• Medical records: the doctor is typically going to be entering their findings in their own EMR system, possibly in plain text or through dictation, and it might end up being coded later by another staff member. And maintenance of these records is the responsibility of the physician, so while as a patient you may have access to the records, you are not normally the custodian of them. As mentioned in the previous answer, I would definitely look at FHIR to see what your app could potentially get access to on behalf of the patient by using the FHIR standard to connect to a system which holds their medical records, and then potentially link the records there to the personal records your app maintains - by using encounter information in the FHIR schema.

  • Coding systems: While there are standard coding systems that are used for reporting for input, diagnosis, billing, insurance, analysis and reporting to registries, there isn't one system that accommodates all specialties and use cases adequately. You have probably heard of ICD, SNOMED, DSM which all have standard codes in a variety of revisions, and even these can be inadequate in some specialties. So when you pull in FHIR data, you will be getting all that kind of data. On the patient side, there are some codes for symptoms in ICD and SNOMED, and SNOMED coding is frequently used for input because it is very detailed. But identifying the right code to describe a patient's symptom might be very difficult - a doctor is not going to just accept your codings as accurate and put them directly into their system.

  • Medical data is messy: doctors can record both that there is impression of a history of some syndrome or incident or that the syndrome is present at the encounter. So in the medical record you can have both recordings of history of syndromes and a history of recordings of syndromes, if you understand what I'm getting at. Some diagnosis might cover a number of symptoms, they might overlap - there is not a guarantee that everything is linked up to everything else.

Regarding whether to use a relational store or a non-relational store, because medical data can be structured in a very schemaless way, you might be better off with a mix of document-store techniques for a lot of the clinical data (symptoms, diagnosis, images, medications, treatments) but relational store techniques for the non-clinical data (appointments, schedules). Clinical data is often not easily amenable to large-scale analysis that the relational model affords without conforming the data to a model or very complex harvesting of the semi-structured data and either way this really requires a lot of clinical expertise which is probably outside the scope here.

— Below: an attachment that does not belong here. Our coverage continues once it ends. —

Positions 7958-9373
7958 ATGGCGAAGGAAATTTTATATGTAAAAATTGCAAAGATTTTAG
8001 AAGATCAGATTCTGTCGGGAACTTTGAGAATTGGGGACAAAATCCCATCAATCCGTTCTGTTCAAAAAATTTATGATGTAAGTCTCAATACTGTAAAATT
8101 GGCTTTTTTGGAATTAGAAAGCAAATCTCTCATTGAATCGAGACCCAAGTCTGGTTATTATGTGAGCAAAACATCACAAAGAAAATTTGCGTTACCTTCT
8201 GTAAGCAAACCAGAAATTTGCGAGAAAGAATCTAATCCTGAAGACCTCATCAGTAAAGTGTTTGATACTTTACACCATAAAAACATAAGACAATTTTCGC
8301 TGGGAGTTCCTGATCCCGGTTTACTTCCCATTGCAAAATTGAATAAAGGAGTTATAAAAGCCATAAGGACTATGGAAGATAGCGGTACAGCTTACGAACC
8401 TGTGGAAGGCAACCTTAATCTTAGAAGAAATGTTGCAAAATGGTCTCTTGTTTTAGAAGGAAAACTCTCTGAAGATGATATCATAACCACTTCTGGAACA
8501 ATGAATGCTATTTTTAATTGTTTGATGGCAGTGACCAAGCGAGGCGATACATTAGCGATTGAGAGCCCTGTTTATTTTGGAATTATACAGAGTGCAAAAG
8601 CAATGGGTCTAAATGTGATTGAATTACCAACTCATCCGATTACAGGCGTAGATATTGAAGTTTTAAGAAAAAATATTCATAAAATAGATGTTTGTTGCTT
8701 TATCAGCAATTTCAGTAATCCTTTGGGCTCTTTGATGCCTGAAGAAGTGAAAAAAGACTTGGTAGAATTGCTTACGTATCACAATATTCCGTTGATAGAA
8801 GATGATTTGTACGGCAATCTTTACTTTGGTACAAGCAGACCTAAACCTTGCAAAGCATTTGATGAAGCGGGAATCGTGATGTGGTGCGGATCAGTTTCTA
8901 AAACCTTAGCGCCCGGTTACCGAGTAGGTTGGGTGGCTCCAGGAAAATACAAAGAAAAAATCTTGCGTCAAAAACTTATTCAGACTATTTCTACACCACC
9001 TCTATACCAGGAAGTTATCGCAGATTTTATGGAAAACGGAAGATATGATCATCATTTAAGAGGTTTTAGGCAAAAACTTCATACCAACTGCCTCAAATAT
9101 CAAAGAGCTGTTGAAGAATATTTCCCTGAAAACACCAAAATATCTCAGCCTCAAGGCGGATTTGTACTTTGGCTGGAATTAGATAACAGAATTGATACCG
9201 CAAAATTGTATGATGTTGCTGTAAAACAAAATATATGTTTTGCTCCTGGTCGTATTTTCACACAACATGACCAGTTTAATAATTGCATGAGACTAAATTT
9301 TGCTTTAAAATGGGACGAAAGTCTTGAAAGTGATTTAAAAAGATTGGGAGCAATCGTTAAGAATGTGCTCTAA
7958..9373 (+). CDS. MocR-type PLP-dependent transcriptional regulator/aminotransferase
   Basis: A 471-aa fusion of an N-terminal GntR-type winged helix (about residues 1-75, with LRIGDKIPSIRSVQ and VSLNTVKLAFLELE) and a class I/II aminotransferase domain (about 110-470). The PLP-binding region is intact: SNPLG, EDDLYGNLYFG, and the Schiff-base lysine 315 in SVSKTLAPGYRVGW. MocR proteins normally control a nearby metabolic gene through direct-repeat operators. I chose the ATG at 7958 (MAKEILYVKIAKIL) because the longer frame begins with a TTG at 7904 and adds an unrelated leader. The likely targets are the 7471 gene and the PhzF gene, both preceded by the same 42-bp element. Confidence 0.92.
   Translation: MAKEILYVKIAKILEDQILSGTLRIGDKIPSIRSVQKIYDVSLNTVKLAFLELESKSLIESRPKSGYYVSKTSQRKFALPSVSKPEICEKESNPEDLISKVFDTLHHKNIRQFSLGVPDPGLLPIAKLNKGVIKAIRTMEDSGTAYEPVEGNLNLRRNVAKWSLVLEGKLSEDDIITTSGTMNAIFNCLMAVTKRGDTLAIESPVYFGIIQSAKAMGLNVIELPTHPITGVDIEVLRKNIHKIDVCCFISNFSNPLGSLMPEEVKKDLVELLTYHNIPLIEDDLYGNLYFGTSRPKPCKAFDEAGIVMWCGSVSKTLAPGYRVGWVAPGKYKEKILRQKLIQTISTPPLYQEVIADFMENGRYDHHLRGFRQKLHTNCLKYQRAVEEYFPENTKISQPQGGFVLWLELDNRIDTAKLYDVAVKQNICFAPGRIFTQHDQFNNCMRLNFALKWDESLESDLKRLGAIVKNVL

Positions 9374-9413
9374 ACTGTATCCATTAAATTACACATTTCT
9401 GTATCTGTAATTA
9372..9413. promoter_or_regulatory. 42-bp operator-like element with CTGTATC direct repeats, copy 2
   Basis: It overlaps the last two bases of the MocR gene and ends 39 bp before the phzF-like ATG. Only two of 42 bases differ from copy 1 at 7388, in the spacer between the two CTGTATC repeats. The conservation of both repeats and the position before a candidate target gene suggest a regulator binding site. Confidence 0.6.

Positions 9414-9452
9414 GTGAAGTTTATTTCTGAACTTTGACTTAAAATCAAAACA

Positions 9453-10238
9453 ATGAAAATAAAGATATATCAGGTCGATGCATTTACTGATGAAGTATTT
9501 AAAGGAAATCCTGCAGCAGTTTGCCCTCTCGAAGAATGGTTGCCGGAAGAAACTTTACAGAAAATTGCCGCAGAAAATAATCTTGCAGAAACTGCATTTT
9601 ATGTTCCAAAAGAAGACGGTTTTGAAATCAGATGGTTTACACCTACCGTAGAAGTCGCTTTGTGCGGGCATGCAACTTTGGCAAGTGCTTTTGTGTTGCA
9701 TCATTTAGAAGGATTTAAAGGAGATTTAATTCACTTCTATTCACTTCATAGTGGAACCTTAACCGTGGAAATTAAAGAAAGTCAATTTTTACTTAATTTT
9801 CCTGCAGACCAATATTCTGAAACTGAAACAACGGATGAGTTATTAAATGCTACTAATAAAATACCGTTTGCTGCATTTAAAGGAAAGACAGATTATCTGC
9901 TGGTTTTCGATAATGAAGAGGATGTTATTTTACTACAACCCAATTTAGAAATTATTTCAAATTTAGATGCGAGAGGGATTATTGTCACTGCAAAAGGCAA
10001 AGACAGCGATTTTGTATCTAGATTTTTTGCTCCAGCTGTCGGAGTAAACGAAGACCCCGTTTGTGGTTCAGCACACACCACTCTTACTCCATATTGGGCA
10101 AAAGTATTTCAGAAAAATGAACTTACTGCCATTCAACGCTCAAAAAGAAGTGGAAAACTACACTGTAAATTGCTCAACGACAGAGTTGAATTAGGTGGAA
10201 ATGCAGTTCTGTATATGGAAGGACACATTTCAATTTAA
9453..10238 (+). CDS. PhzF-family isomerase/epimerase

I would recommend more fully fleshing out some use cases of what a patient wants to capture and share with a physician then revisiting the model:

On what basis are the symptoms meant to be attached to an appointment? All the symptoms seen since the last appointment? All the symptoms in a particular location in progress over all time, regardless of appointments (like long term blood pressure history)? What other events might need to be correlated, like medications and changes to medications?

All these point to the appointments and diagnosis really being independent of the symptoms in the model, but perhaps with some correlation which is a little more dynamic.

So for symptoms, obviously time, duration, frequency, severity is an important aspect which should be recorded with symptoms and useful to have a record over time. Again, some of this may be codable in an existing scheme. And you will get into pre- and post- coordinated coding where there might be one code that represents the syndrome and frequency combination together, or there might be two independent codes for syndrome and frequency and both get provided in the finding.

And then an appointment or set of appointments and referrals all may be loosely linked to some or all of those symptoms, but not necessarily.

I know that doctors do often LOVE patients to have specific quantifiable information about symptoms they bring with them in an easy to use form (for example Kardia - https://store.alivecor.com/products/kardiamobile), so I don't want to discourage you, but it is a very large problem space with a lot of moving parts.